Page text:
Travelling from hot to cold climes and vice versa is not something to be taken lightly. After all, how you adjust to the change could mean either an enjoyable – or miserable – vacation. Here are some quick reminders to make the transition more comfortable.
From warm to cold
The cold can leave your skin, hair and eyes feeling dry, so moisturising and hydrating are essential.
1. Pack well
Temperatures that fall below 60 degrees Celsius call for thermal underwear, a jacket, a hat, a pair of gloves and a scarf. You lose most of your body heat through your head, plus the head, ears, neck and hands often feel the coldest during winter.
2. Change your skincare regime
Use plenty of lip balm and moisturiser for your hands and lips; look for ingredients like shea butter and vitamin E. Also switch to a milder face wash so your skin retains some of its natural oils. This helps prevent flaking, overdrying and acne.
3. Defrizz your hair
Avoid static and dehydrated hair by washing your hair once every two or three days. This will help your hair retain its natural oils. After washing, use a leave-in conditioner to keep your locks smooth and silky.
4. Use eye drops
If you’re spending a lot of time outdoors in windy conditions, buy eye drops to keep your eyes well-moisturised. They’re particularly useful if you are riding a bicycle or skiing in cold weather.
5. Shower only once a day with lukewarm water
You’ll find that you won’t sweat as much in the cold, anyway. What’s more, showering can strip your body of natural oils and hot water can dehydrate your skin.
6. Get as much sunlight as possible
The sun can set as early as three in the afternoon in certain regions during winter – which can leave some people feeling a little blue. To keep seasonal depression at bay, wake up early, go outdoors and soak up as much sunlight as you can. Not only will this give you a cheerier disposition, it will up your dose of vitamin D too.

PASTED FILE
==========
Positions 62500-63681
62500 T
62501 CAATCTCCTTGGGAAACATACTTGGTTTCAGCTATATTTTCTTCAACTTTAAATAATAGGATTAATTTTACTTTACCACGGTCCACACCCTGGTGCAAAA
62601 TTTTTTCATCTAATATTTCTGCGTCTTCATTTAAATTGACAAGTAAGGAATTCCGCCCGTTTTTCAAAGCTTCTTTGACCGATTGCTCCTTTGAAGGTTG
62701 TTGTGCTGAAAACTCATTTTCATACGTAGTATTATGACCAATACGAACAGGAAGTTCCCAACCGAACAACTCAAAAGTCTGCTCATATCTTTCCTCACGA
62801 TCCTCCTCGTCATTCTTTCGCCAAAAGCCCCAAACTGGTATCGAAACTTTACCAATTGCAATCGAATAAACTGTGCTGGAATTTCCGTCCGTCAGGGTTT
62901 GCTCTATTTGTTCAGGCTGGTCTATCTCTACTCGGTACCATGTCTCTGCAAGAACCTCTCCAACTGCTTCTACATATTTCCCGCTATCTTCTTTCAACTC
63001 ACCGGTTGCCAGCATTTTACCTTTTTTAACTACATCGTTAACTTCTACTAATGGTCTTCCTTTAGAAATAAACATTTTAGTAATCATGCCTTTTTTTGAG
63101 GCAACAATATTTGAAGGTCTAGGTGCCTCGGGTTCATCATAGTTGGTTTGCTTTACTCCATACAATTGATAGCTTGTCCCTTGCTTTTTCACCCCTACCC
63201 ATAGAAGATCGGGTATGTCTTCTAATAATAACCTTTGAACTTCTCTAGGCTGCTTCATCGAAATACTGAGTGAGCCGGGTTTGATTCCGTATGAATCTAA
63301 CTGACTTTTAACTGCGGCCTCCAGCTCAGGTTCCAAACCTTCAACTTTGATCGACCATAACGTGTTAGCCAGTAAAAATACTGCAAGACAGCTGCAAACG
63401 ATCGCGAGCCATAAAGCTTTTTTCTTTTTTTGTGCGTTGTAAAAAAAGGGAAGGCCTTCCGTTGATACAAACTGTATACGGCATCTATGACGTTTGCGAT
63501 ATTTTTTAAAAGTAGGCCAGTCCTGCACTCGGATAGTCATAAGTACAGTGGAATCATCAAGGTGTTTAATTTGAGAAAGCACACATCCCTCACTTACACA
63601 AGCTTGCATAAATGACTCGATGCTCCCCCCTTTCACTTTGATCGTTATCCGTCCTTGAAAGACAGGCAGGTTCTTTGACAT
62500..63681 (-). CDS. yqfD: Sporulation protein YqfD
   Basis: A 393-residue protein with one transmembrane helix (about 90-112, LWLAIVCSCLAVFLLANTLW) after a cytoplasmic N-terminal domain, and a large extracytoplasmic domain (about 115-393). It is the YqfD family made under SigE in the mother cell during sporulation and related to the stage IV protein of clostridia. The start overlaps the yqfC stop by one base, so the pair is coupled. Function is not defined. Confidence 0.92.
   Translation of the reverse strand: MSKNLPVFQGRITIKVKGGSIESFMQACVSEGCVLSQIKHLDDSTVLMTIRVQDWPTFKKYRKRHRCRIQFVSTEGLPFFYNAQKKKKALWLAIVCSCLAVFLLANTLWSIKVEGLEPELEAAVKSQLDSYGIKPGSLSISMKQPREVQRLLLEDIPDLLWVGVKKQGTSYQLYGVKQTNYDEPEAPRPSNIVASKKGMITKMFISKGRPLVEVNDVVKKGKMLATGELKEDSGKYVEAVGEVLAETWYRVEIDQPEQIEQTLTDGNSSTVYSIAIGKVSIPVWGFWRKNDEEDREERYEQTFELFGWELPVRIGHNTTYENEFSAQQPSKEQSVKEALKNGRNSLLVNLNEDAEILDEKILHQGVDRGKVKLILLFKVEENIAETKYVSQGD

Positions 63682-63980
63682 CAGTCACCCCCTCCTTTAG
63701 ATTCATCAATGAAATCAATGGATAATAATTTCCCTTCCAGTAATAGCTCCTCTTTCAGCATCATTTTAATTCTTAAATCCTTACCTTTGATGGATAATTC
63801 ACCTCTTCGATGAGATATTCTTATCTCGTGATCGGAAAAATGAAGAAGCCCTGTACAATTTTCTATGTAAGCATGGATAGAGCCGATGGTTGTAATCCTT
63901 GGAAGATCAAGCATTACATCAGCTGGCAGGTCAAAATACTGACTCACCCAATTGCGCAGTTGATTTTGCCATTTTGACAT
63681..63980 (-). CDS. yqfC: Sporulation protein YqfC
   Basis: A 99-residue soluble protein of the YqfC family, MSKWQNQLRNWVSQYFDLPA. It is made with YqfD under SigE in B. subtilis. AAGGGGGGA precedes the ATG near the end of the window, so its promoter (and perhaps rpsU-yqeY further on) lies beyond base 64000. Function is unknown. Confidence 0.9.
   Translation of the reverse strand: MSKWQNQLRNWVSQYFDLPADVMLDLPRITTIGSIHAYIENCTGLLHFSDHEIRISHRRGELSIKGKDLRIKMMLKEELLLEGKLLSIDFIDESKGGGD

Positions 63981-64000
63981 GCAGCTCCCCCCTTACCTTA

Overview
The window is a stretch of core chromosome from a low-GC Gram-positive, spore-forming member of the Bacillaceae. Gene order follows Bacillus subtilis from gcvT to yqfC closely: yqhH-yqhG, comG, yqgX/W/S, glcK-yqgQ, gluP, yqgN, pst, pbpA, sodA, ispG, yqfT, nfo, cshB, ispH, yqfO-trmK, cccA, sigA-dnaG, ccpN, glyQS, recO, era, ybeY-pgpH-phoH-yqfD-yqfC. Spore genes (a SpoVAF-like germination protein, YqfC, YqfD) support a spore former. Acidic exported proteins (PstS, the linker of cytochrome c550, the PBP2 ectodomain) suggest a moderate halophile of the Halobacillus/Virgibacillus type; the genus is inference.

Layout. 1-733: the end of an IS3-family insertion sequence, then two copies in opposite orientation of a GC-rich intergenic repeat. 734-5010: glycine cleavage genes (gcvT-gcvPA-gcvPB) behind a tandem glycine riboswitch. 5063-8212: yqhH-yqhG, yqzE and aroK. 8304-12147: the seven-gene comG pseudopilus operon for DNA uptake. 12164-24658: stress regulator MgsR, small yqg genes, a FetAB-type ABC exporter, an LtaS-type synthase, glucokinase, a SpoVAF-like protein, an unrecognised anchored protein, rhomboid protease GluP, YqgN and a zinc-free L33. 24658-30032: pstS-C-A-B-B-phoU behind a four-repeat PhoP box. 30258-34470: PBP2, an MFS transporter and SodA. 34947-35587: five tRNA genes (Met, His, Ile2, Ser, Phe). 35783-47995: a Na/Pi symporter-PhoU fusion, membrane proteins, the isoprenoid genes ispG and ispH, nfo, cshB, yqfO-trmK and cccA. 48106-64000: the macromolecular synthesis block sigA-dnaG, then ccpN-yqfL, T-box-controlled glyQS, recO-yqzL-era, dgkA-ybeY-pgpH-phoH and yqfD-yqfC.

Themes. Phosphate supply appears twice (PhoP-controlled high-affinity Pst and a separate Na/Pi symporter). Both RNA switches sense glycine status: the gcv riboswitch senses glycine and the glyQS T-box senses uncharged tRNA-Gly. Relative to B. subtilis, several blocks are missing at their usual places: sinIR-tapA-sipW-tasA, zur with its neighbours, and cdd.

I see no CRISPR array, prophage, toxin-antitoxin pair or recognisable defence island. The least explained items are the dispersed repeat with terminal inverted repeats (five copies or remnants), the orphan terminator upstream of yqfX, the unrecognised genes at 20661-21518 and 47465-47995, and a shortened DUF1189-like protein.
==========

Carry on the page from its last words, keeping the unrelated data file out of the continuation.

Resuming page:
From cold to warm
Common complaints include greasy skin and scalp, pimples, flat and lifeless hair, and body odour. Don’t forget sunburn and heat exposure too.
1. Sprinkle talcum powder on your scalp
If you’re suffering from a greasy scalp, use talcum powder and rub gently. The powder will absorb some of the oils in your scalp and give your hair more body.
2. Use facial blotters
Your skin will produce more oil and might look shiny around the T-zone. Remove the shine with facial blotters. This will also help prevent breakouts.
3. Spray or swipe on a good deodorant
In your first week of acclimating, you’ll probably be sweating buckets. A good deodorant and loose-fitting clothes will help you stay dry and cool. If it is very hot and humid, bring a towel to dry yourself when you are out in the heat.
4. Drink plenty of water
When you sweat, your body loses a lot of water – so ensure you replenish its supply regularly.
5. Apply sunblock
Don’t underestimate the damage that UV rays can do to your skin. Choose an SPF 50 sunblock before going out and reapply every hour or so.
6. Get enough rest
As you adjust to a hot climate, you may find yourself feeling flushed, dizzy or tired easily. This is because your heart works harder in the heat. If you feel tired or uncomfortable for the first two weeks in a hot city, allow yourself to sit in the shade and have a cold drink, or take a break in your hotel.
Philippine economic growth in the first quarter slowed to a three-year low of 5.2 percent, well below forecasts, due to lethargic government spending and weak exports, officials said Thursday. "While growth in the private sector remains robust, the slower than programmed pace of public spending, particularly the decline in public construction, has slowed down the overall growth of the economy," Economic Planning Secretary Arsenio Balisacan told reporters. "Exports were the other source of the …